Greenpeace intervenes at the point where our action is most likely to provoke positive change - whether this is intervening at the point of an environmental crime, targeting those who have the power to make a difference, engaging people and communities who can leverage change, or working for the adoption of environmentally responsible and socially just solutions. Usually, our campaigns involve elements of all of these tactics.
Investigations are a fundamental part of our campaign workOur investigations are a fundamental part of our campaigns. We expose those responsible for an environmental crime, and work with affected communities to identify solutions. Investigations often start at the scene of an environmental crime – forest destruction in Indonesia, for example – and then trace the 'chain of destruction' through suppliers and retailers, revealing the links between often remote environmental destruction and powerful players in consumer countries.
We also investigate the impacts environmental destruction has on our planet and its inhabitants. We've been to the Arctic, Antarctica, China, South America and Africa to document the impacts of climate change, for example, with the aim of adding to the growing body of evidence about climate change, and to investigate what else we can do to tackle it. More »
Building political support for our campaigns
Decision-makers in government and business have the resources and the responsibility to make positive change happen. In our lobbying work, we make sure that our campaign demands are clearly heard by decision-makers, and we pressure them to translate these demands into real action that protects the environment.
At Greenpeace our political advisors work with people across the political and policy arena in Westminster and across Britain. We build political support for our campaigns, produce and disseminate research, organise events for MPs and make submissions to consultations. In short, we intervene to engage power holders in the process of change. More »
Direct action is about physically acting to stop an environmental wrongGreenpeace was founded in 1971 by a small group of anti-war protesters taking nonviolent direct action against US nuclear weapons testing. Today, taking action is as important as ever to the way we campaign for a greener, more peaceful and equitable world. Guiding all of our actions, always, is our commitment to nonviolence and personal responsibility.
Direct action is about physically acting to stop an immediate environmental wrong at the scene of the crime. We act to confront those in positions of power with their responsibility for stopping global environmental abuse, and to raise the level and quality of public debate. Above all, we act to provoke action from those with the power and responsibility to make change happen. More »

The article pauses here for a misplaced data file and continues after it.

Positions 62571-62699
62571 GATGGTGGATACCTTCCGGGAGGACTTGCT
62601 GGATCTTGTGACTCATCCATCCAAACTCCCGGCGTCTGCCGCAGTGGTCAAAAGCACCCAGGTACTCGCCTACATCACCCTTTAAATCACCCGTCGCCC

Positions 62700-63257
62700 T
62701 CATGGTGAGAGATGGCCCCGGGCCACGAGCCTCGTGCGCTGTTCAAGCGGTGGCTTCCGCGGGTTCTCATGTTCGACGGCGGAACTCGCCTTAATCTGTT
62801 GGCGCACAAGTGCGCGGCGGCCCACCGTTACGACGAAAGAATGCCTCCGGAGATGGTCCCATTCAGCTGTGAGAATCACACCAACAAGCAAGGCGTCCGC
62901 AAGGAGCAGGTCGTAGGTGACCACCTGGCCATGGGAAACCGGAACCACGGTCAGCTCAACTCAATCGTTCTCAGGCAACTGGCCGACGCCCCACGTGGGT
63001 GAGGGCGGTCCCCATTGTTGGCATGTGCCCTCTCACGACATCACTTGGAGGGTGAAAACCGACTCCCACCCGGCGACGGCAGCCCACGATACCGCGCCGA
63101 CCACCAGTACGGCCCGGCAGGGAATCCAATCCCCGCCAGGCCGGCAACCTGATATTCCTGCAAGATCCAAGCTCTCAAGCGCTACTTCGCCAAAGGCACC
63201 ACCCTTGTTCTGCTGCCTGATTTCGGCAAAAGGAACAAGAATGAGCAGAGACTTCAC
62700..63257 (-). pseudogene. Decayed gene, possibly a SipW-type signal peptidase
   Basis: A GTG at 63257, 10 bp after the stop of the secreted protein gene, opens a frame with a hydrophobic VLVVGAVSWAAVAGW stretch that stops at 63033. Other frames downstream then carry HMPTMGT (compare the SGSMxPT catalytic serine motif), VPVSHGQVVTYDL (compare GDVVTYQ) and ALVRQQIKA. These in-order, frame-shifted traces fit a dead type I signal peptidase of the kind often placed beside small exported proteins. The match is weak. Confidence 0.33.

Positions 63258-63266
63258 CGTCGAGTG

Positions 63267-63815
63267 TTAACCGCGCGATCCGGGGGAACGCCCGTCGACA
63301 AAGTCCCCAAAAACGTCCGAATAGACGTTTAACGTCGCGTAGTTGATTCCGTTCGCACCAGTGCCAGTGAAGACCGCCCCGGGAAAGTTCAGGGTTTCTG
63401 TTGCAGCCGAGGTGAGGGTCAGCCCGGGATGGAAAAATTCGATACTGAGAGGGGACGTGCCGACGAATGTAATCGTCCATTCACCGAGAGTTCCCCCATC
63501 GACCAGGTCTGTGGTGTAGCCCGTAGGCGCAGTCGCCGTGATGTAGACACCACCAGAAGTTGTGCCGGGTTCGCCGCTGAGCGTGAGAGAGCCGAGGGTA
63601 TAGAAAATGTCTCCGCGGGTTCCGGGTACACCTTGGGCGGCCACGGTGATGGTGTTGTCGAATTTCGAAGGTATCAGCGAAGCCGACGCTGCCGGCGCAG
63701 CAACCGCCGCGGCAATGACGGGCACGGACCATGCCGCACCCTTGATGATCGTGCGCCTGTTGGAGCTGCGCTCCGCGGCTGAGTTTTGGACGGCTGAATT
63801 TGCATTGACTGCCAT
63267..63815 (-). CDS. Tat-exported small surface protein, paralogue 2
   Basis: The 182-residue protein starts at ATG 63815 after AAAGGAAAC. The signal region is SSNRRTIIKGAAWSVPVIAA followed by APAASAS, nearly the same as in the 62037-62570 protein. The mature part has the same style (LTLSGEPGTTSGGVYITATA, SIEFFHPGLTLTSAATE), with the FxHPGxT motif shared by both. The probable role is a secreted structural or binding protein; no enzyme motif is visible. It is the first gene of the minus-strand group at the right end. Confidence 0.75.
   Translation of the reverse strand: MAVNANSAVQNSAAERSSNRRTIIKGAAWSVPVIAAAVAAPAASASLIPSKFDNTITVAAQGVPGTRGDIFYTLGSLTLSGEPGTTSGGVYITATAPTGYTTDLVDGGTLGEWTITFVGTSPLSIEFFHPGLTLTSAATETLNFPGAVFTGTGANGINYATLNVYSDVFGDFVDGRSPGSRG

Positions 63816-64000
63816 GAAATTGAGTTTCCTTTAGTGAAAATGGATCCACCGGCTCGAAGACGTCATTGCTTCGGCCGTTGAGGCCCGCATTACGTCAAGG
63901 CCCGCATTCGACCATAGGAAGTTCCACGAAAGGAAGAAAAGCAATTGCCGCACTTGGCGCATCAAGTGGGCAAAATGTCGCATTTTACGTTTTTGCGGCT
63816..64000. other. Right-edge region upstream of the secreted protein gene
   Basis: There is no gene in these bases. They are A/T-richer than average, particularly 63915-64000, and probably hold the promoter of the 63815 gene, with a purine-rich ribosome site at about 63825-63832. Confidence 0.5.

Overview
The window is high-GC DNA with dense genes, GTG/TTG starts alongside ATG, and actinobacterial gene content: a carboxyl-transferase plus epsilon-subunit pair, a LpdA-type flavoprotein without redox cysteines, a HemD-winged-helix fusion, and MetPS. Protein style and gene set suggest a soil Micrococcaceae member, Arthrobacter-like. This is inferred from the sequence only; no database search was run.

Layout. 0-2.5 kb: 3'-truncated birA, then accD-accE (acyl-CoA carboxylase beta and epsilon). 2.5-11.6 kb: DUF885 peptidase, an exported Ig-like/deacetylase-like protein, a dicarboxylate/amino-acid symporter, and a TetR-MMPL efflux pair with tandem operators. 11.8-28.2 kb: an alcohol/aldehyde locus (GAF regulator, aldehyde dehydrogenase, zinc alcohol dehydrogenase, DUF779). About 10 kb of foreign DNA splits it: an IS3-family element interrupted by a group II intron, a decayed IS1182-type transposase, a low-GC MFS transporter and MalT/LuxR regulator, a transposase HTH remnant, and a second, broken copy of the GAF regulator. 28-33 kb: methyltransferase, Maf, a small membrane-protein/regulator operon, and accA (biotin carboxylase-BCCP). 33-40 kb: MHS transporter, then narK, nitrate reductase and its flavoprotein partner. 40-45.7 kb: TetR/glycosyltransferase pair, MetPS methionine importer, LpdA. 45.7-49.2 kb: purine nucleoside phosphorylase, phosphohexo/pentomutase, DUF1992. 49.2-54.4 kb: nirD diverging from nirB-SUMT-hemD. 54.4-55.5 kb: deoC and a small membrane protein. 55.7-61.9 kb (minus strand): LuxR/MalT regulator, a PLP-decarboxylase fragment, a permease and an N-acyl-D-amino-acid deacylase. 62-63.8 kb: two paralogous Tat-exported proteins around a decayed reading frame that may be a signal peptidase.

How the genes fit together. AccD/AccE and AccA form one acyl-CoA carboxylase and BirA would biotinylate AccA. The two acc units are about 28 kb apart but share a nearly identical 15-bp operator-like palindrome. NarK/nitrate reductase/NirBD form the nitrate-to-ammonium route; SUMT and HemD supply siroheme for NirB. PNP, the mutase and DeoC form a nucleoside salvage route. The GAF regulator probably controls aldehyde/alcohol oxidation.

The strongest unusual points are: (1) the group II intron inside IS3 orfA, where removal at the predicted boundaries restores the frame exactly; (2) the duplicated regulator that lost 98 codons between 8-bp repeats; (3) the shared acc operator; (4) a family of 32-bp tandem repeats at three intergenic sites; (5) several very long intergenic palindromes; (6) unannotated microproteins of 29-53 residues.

Our solutions work promotes open, informed debate about society's choicesOften, environmental problems – like climate change or forest destruction - are widely acknowledged, but governments, corporations and international bodies all duck or dismiss the solutions. Our solutions work promotes open, informed debate about society's environmental choices, and involves industries, communities and individuals in making change happen. Whether the solutions are political, social or technological, we believe that they should be both environmentally responsible and globally equitable.
For example, we're championing a zero emissions pathway to help stop climate change, a global network of protected areas to preserve the world's ancient forests and a network of marine reserves to defend the world's oceans. More »
Our core values: independence, internationalism, personal responsibility and nonviolenceThrough all our work, we always hold true to our core values:
Independence: We have no permanent allies or enemies. We don't solicit or accept funding from governments, corporations or political parties, or donations which could compromise our independence, aims, objectives or integrity. Instead, we rely on the voluntary donations of individual supporters and grant-support from foundations.
Internationalism: The environmental problems we face are usually global in nature, and their solutions must be too. We are committed to internationalism, and our presence in over 40 countries with 2.8 million supporters around the world allows us to bring enormous pressure to bear on power-holders.
Personal responsibility and nonviolence: We take personal responsibility for our actions, and we are committed to nonviolence. These principles are inspired by the Quaker concept of 'bearing witness', which is about taking action based on conscience – personal action based on personal responsibility. We are accountable for our actions, and everyone on a Greenpeace action is trained in nonviolent direct action.